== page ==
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Olympic sailing champ on his encounter with Messi and Mascherano at Barcelona.
It is not often Lionel Messi is star struck but then Santiago Lange is not your normal athlete.
Messi, and teammate Javier Mascherano, are no stranger to bringing Argentina to a halt but Lange also achieved the feat with sailing gold at Rio 2016, remarkably less than a year after having most of one lung removed following a cancer diagnosis.
But the five-time Ballon d’Or winner was quick to get an Argentina shirt signed by the 55-year-old sailor when he recently turned up for Barcelona training just before the team picked up a 5-0 victory over Celta Vigo, in which Messi scored twice.
Lange, modest to the core, downplays what the encounter meant to arguably the world’s best footballer: “It was something very special and really nice and above all I value the human part of #people above their success, their position and their abilities.
“And Messi just like Javier Mascherano were very simple, very friendly and very much speaking equal to equal. Once more, they showed that who you are as a person is more important than who you are as an athlete.”
Lange makes no secret of the fact he is a Barcelona fan. He has a home in the city, where he has lived much of the year since 1991, and has been in rapture to the city’s iconic football side, which currently thrills crowds with Messi, Neymar Jr and Luis Suarez upfront, for the intervening quarter of a century.
His recent invitation to the club dates back to his gold-winning performance last August, which led both Messi and Mascherano to tweet their congratulations on social media.
A chance conversation with a friend with affiliations to the Spanish club then opened the way for his training ground visit, followed by spending a game in the presidential box and another meeting with the players after their latest victory.
“I sent an email asking and that was it,” says Lange of the story behind his Nou Camp visit. “The following day I received a very nice invitation from FC Barcelona asking me to watch a game in the presidential box and spend a little bit of time with Leo and Masche.
“They gave me a shirt with my name signed by Leo and Masche, and the president delivered me that shirt. I value this shirt because it’s a club I really admire for its value. It’s a beautiful one. I was able to go with my sons to watch the game and it really was an unforgettable night.”
Lange is the first to admit it was a once-in-a-lifetime experience to the extent that “I never wanted the game to end”. He adds: “It was a wonderful show just like seeing a rock band, and you want another song at the end, you just don’t want it to end.”
In conversation, the players asked about his decision to sail onto the next Olympics in 2020 by which stage he will be edging ever closer to his 60th birthday, while in turn Messi and Mascherano talked of what would likely be their last shot at World Cup glory two years earlier.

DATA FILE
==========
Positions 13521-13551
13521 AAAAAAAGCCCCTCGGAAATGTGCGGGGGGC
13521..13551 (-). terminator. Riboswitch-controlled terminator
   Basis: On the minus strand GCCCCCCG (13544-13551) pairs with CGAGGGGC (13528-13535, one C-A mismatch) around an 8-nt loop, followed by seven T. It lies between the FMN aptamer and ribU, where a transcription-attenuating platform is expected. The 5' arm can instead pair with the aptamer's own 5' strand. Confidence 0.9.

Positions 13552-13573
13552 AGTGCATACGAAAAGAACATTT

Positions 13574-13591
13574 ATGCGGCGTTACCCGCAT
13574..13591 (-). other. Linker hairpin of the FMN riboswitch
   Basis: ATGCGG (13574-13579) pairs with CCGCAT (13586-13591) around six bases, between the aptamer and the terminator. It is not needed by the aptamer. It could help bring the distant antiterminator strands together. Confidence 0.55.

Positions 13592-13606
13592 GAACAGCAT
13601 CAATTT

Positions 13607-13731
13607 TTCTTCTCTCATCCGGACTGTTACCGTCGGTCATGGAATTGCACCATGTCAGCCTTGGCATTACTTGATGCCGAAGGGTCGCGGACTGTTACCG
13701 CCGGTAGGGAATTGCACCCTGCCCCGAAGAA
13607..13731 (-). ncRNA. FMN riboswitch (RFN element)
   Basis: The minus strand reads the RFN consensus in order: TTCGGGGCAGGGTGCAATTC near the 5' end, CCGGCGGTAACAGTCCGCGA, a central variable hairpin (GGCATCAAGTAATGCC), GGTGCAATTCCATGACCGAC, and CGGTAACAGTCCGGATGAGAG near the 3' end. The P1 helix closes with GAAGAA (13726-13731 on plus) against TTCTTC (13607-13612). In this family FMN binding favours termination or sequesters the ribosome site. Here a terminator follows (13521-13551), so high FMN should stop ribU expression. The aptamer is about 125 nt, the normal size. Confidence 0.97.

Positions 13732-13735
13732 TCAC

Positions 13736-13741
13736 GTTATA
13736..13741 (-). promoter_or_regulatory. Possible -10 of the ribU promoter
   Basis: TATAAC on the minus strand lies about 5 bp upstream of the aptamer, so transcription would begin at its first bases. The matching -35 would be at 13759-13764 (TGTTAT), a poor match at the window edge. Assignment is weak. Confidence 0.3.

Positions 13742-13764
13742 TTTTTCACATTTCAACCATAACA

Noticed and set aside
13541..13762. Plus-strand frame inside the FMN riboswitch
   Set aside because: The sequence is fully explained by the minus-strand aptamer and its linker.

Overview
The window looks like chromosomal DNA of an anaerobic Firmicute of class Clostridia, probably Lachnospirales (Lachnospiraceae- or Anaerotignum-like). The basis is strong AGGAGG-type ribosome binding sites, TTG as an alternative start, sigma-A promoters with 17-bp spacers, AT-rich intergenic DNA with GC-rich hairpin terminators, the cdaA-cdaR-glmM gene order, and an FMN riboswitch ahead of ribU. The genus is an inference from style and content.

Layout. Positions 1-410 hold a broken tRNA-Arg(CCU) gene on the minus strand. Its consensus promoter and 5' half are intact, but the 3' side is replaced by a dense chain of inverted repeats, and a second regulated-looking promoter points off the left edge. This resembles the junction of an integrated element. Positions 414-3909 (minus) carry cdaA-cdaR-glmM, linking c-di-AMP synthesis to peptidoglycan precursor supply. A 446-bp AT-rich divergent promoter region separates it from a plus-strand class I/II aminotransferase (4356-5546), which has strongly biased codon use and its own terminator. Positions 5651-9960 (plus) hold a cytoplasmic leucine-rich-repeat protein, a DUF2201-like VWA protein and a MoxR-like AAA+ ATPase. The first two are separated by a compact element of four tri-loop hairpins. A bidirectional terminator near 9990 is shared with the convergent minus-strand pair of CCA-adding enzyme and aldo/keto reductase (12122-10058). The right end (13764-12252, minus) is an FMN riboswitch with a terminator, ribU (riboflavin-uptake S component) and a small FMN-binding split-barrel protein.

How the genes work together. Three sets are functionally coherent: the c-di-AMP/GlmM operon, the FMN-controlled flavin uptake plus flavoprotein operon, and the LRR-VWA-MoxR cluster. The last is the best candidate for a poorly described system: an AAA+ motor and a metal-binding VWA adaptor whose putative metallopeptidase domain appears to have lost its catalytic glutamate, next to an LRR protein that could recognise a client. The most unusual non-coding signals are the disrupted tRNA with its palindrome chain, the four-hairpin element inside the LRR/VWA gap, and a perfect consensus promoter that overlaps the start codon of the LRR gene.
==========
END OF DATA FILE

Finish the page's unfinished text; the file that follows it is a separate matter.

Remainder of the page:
While their sporting achievements are either ends of the spectrum, Lange admits they have a common goal.
“They live for Argentina,” he says. “They would give anything to win a World Cup for Argentina and I realise that they really have this under their skin and their heart. It was just good to hear that."
While at the club, Lange says he was like a sponge, lapping up every facet of information he could from the scientific approach to every training session, to the players’ professionalism and their humble approach in everything they do.
Lange says: “For me, all cross-discipline work is fascinating because you learn a lot and it’s really interesting to see how many factors are useful in one #sport like another.”
But was their anything Messi and co could learn from him? Not so, apparently: “I’m very humble here. I don’t feel suited to give them any sort of advice, absolutely not.”
Their lives, though, he insists are poles apart: “One of the many things that I admire with the players is what they have to live and go through. They are so popular and anything they do has a media impact.
"That must be difficult. Obviously it’s like an oceanic difference between them and us. We are used to training without a stadium and they are on the field where 80,000 #people sing their names. These differences are too great to be analysed.”
For Lange, old enough to have known Diego Maradona in his pomp, he believes Messi is the better player of the Argentinian greats.
But he is also full of praise for the less-heralded Mascherano, who himself paid tribute to Lange for his own fighting spirit during the Games.
“There are some elite athletes that I admire like Nadal or Federer and Masch is one of them. More importantly because of his fighting spirit and behaviour. If there is a Barca player that illustrates what fighting is it’s Mascherano. Saying these words means a lot.”
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